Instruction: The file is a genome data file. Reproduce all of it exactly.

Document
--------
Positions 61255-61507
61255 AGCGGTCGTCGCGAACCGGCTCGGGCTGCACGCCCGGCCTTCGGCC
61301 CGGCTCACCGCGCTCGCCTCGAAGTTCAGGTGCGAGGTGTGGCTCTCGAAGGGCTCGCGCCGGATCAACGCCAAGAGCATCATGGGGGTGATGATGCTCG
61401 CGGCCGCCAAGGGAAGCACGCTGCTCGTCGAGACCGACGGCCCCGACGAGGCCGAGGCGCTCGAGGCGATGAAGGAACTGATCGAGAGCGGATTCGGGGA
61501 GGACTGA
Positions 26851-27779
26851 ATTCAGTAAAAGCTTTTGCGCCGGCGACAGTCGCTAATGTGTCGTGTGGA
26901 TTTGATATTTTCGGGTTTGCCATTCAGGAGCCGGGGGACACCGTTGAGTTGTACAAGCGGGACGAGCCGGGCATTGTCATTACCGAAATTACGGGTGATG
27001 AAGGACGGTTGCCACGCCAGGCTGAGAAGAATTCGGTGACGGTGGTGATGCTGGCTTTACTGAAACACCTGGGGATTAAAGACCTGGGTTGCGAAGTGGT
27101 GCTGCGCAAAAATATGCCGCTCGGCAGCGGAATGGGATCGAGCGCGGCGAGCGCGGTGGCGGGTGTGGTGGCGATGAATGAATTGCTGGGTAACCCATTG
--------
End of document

Positions 61255-61507
61255 AGCGGTCGTCGCGAACCGGCTCGGGCTGCACGCCCGGCCTTCGGCC
61301 CGGCTCACCGCGCTCGCCTCGAAGTTCAGGTGCGAGGTGTGGCTCTCGAAGGGCTCGCGCCGGATCAACGCCAAGAGCATCATGGGGGTGATGATGCTCG
61401 CGGCCGCCAAGGGAAGCACGCTGCTCGTCGAGACCGACGGCCCCGACGAGGCCGAGGCGCTCGAGGCGATGAAGGAACTGATCGAGAGCGGATTCGGGGA
61501 GGACTGA
Positions 26851-27779
26851 ATTCAGTAAAAGCTTTTGCGCCGGCGACAGTCGCTAATGTGTCGTGTGGA
26901 TTTGATATTTTCGGGTTTGCCATTCAGGAGCCGGGGGACACCGTTGAGTTGTACAAGCGGGACGAGCCGGGCATTGTCATTACCGAAATTACGGGTGATG
27001 AAGGACGGTTGCCACGCCAGGCTGAGAAGAATTCGGTGACGGTGGTGATGCTGGCTTTACTGAAACACCTGGGGATTAAAGACCTGGGTTGCGAAGTGGT
27101 GCTGCGCAAAAATATGCCGCTCGGCAGCGGAATGGGATCGAGCGCGGCGAGCGCGGTGGCGGGTGTGGTGGCGATGAATGAATTGCTGGGTAACCCATTG